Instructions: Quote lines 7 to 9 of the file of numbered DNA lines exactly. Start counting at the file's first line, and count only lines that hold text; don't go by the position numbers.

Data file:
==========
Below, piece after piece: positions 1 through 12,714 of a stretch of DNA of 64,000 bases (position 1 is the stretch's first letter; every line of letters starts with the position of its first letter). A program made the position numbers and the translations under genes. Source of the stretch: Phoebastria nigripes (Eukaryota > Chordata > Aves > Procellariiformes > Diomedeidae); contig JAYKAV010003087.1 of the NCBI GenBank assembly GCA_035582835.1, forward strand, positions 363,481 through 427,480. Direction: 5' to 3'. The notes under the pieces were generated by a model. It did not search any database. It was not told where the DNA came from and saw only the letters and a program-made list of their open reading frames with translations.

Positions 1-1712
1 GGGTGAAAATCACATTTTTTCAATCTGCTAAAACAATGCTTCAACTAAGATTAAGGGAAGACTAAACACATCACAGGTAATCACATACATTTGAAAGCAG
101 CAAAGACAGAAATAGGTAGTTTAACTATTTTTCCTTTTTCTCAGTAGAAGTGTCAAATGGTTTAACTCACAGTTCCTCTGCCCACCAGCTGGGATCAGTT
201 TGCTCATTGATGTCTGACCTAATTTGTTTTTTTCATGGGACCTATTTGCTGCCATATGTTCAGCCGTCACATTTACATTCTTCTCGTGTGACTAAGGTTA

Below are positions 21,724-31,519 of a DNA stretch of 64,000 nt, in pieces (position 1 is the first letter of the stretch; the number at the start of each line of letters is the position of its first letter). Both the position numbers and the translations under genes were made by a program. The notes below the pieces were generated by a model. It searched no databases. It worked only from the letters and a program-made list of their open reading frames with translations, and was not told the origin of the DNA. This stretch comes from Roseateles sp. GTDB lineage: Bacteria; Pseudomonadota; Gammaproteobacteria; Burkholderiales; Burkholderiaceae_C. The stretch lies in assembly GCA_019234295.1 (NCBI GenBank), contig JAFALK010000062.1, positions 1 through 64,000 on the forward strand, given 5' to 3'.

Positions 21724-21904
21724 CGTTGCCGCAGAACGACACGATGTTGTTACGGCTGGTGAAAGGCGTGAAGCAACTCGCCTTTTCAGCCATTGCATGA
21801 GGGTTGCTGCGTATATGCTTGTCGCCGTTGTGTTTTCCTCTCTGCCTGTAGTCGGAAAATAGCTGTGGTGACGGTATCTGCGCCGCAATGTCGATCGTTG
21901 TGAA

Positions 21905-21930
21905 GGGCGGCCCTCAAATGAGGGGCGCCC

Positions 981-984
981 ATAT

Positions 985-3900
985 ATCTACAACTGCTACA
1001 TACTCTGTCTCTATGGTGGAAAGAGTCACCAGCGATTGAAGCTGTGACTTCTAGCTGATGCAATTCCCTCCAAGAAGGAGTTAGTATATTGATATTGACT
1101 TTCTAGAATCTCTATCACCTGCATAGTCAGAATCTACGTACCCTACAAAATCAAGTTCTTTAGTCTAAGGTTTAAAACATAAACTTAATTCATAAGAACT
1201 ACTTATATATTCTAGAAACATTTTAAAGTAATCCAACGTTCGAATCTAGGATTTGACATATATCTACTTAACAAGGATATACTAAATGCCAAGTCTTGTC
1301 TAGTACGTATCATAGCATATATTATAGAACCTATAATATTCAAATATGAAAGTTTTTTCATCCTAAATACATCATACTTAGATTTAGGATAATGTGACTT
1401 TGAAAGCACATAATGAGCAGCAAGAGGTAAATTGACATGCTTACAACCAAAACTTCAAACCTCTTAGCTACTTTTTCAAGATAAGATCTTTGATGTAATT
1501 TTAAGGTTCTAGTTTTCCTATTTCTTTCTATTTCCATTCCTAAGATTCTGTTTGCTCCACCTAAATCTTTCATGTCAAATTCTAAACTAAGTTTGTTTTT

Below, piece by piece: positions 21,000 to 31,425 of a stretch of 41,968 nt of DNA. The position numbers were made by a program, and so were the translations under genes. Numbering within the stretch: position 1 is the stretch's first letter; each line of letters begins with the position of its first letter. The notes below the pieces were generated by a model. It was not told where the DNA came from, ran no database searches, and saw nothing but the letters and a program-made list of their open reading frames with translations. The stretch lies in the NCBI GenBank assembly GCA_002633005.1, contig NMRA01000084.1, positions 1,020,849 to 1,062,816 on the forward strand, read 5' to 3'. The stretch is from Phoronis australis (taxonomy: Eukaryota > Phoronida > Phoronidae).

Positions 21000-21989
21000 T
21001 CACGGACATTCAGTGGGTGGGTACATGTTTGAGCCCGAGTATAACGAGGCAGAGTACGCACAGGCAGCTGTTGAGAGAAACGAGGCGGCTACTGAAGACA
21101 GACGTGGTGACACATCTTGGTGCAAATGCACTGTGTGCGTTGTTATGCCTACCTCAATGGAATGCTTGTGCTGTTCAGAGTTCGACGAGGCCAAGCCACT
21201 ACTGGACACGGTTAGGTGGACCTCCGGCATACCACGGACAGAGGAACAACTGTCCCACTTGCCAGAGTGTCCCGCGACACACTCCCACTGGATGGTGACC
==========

Positions 21724-21904
21724 CGTTGCCGCAGAACGACACGATGTTGTTACGGCTGGTGAAAGGCGTGAAGCAACTCGCCTTTTCAGCCATTGCATGA
21801 GGGTTGCTGCGTATATGCTTGTCGCCGTTGTGTTTTCCTCTCTGCCTGTAGTCGGAAAATAGCTGTGGTGACGGTATCTGCGCCGCAATGTCGATCGTTG